[This is a review of Vikings season 3, episode 8. There will be SPOILERS.]
If last week's outing of History's Vikings was all set up, then 'To The Gates' is a brutal response to that lull - filled with enough blood and gore to satiate any Game of Thrones fan (this reviewer included).
Except for a few pauses here and there, Vikings was nothing but all out war, with Ragnar desperately trying to breach the high 9th-century walls of Paris. Floki too felt honor bound to please his king, but his descent into madness continues to escalate. Even his wife Helga flees from the monster she sees before her eyes. Can Floki be redeemed?
Let's give credit where it's due. Creator/executive producer Michael Hirst (The Tudors) and his team have done a marvelous job with not only their storytelling, but also with set designs and special effects. The long sweeping shots of the Parisian skyline was a joy to behold, and not once were there any, "well that looks cheap" moments. History (for now) might not possess the budget of an HBO for instance, yet the network uses what it has well - perhaps better than any other non-premium network.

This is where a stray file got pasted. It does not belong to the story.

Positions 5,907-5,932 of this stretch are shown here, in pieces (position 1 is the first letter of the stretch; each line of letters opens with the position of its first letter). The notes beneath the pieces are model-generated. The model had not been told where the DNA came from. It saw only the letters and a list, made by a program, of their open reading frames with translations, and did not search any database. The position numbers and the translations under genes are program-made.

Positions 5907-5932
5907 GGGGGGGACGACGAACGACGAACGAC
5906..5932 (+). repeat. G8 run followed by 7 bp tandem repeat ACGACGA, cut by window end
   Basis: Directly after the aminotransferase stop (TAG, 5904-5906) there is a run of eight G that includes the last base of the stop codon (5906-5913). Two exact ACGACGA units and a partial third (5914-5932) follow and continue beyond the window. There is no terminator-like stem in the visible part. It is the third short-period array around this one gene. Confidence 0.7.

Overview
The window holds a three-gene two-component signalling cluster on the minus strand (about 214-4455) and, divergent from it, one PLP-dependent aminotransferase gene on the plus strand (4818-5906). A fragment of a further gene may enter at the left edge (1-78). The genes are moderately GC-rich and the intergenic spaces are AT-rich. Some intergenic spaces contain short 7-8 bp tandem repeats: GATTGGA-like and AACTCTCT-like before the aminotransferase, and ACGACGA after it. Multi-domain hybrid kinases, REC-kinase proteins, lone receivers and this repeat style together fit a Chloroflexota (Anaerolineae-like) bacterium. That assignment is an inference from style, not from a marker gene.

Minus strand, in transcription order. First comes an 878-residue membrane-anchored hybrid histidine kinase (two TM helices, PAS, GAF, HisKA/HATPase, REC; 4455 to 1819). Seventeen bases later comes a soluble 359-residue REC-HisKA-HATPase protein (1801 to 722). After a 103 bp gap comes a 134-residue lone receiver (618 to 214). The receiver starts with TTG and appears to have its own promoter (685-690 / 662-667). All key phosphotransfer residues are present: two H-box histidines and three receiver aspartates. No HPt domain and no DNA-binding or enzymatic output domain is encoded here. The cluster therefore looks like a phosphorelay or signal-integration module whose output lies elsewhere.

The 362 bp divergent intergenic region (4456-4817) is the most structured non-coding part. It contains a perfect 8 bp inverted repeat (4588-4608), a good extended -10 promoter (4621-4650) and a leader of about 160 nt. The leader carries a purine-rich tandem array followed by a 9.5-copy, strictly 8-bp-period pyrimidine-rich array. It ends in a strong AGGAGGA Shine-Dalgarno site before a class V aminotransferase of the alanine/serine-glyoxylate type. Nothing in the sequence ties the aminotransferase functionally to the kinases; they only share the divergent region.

In terms of plot, there was very little development here outside of things we already know. Kalf's desire for Lagertha is well known to us, but her ultimatum was intriguing. Basically, Kalf can enjoy her for a time, but in the end Lagertha will have her revenge. Do you think Kalf still has another motive? Does he desire Ragnar's throne as well? Either way, there is little doubt that the lovely shield-maiden will stick to her word.
Ragnar continues to be the constant observer, as he watches many of his men and women fall to their deaths. Only when his son climbs up the ladder, does the viking king burst into action. One thing is clear: Ragnar loves Bjorn and was proud of his actions on the battlefield. Thankfully, Bjorn Ironside was once again being watched over by the gods and will live to see another day. It was funny seeing Rollo entering the medical tent, since the last time we saw him it appeared as though he was in danger of drowning. Those Lothbrok boys sure are hard to kill.
On the Parisian side of things, there seems to be a bit of a power struggle. It's hard to discern just how "religious" Princess Gisla is. Does she really believe in the supernatural power of the cloth, or is she just a brilliant leader who understands how to encourage soldiers to die for their city? Her father, Emperor Charles is a weak man, but Gisla's strength is holding him up. She is definitely the wild card in this political game. If you are into betting, put your money on her.
There are only two episodes left this season and next week looks to be another exciting ride into battle. With the season almost over, what do you think Hirst and his team will be setting us up for when season 4 premieres next year? Keep watching to see what happens next.
Vikings continues with 'Breaking Point' next Thursday @10/9c on History.